[Dave Birch] Phishing hit an all-time high in March, with the number of reports of online fraud reaching 18,480, according to the Anti-Phishing Working Group. By way of contrast, the number of phishing reports -- each of which concerns a unique online attack that ,ay involve zillions of e-mails -- recorded in March 2005 was 12,883, indicating a 43% year-on-year increase. I've posted about the dynamics of phishing before, so I won't go into all again except repeat that because it costs so little to launch phishing attacks they will continue to increase. I'm sure banks have this under control, so there's no need to panic. Phishing isn't just about banks, though. In fact, it isn't just about the real world.
The online security for World of Warcraft is a bad as it is for internet banking, and World of Warcraft has six million subscribers (more than many banks have Internet banking customers). It's just passwords. So now the phishers have provided yet another confirmation that World of Warcraft gold is a real as Sterling by launching yet another wave of phishing attacks! Now, phishing attacks on virtual worlds are hardly new, but the scale and sophistication are growing all the time. Incidentally, if you've no clue about World of Warcraft and are curious to know what on earth is going on, have a look at this clip that Richard Bartle alterted me to: it's probably the most famous World of Warcraft video clip out on the net.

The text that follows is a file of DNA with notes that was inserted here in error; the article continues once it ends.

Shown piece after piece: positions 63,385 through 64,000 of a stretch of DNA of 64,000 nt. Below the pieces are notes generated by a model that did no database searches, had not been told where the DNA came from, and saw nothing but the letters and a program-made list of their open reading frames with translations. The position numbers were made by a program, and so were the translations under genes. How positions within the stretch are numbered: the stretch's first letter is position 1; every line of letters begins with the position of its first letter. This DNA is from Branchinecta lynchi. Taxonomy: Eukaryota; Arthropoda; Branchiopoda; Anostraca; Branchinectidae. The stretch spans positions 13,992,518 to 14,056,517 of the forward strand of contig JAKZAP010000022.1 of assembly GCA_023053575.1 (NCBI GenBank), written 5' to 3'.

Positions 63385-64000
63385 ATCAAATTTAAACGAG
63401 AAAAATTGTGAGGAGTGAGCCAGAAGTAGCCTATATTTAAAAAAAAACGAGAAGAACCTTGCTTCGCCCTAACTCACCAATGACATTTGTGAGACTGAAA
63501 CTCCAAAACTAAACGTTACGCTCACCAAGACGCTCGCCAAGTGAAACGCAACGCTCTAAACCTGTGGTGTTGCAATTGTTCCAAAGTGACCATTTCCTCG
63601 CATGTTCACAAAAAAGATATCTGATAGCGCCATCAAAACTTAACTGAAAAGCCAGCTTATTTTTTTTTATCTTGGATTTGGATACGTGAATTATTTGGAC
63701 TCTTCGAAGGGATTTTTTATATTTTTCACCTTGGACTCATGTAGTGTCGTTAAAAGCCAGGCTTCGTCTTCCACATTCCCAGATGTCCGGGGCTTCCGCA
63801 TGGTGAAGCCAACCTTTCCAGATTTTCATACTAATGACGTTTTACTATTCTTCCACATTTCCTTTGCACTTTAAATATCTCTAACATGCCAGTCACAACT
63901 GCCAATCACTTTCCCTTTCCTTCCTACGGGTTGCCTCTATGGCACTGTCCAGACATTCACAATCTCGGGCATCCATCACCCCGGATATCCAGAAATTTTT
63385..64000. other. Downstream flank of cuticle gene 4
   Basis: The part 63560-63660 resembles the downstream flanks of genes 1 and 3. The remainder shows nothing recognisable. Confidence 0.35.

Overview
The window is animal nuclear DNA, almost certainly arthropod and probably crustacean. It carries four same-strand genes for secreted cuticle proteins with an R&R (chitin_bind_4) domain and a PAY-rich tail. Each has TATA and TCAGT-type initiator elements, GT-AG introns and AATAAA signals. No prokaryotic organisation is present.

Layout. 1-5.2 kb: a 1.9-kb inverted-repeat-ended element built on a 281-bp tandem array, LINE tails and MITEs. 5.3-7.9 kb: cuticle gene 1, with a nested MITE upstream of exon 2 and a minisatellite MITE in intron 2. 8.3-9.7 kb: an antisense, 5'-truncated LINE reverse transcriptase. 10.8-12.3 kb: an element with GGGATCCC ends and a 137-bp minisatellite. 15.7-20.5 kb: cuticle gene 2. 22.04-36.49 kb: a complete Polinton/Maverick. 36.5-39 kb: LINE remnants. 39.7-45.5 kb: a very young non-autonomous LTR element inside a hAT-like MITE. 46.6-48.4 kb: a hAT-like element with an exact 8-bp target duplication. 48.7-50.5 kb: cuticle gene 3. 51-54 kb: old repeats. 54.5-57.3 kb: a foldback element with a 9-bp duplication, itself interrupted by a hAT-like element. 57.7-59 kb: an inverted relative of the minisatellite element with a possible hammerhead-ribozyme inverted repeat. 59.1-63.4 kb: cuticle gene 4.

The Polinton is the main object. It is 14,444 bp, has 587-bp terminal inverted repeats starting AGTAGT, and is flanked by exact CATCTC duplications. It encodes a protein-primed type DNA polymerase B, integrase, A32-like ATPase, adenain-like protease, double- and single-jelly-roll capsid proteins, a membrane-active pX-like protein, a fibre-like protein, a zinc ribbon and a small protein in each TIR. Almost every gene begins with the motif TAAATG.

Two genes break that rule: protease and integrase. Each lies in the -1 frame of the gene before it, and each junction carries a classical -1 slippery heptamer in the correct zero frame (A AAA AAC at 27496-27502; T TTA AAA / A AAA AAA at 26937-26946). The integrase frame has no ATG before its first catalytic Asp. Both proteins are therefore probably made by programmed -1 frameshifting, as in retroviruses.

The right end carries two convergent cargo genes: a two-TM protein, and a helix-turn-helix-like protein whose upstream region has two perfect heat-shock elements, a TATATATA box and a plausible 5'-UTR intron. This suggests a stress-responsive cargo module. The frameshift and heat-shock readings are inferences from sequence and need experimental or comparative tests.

This round of attacks uses a password-stealing Trojan and the perpetrators hope to make money off secondary sales of virtual goods. So, basically, I get your password then I log when you're not around and sell all of your stuff and then transfer the money to another avatar controlled me or an accomplice. It's virtual burglary.
Now that you can withdraw virtual money from real ATMs, this is only going to get worse. I'll just replay that part: now that you can withdraw virtual money from real ATMs... The first cards are going to be issued for Project Entropia. Players may now exchange their virtual world currency with real world cash using Versatel-compatible ATMs, according to Entropia developer MindArk. The cards are available exclusively through MindArk and bridge a player's in-game PED (Project Entropia Dollars) with their real (whatever that means!) bank account. The rate of exchange (10 PEDs to $1 USD), according to MindArk, is fixed.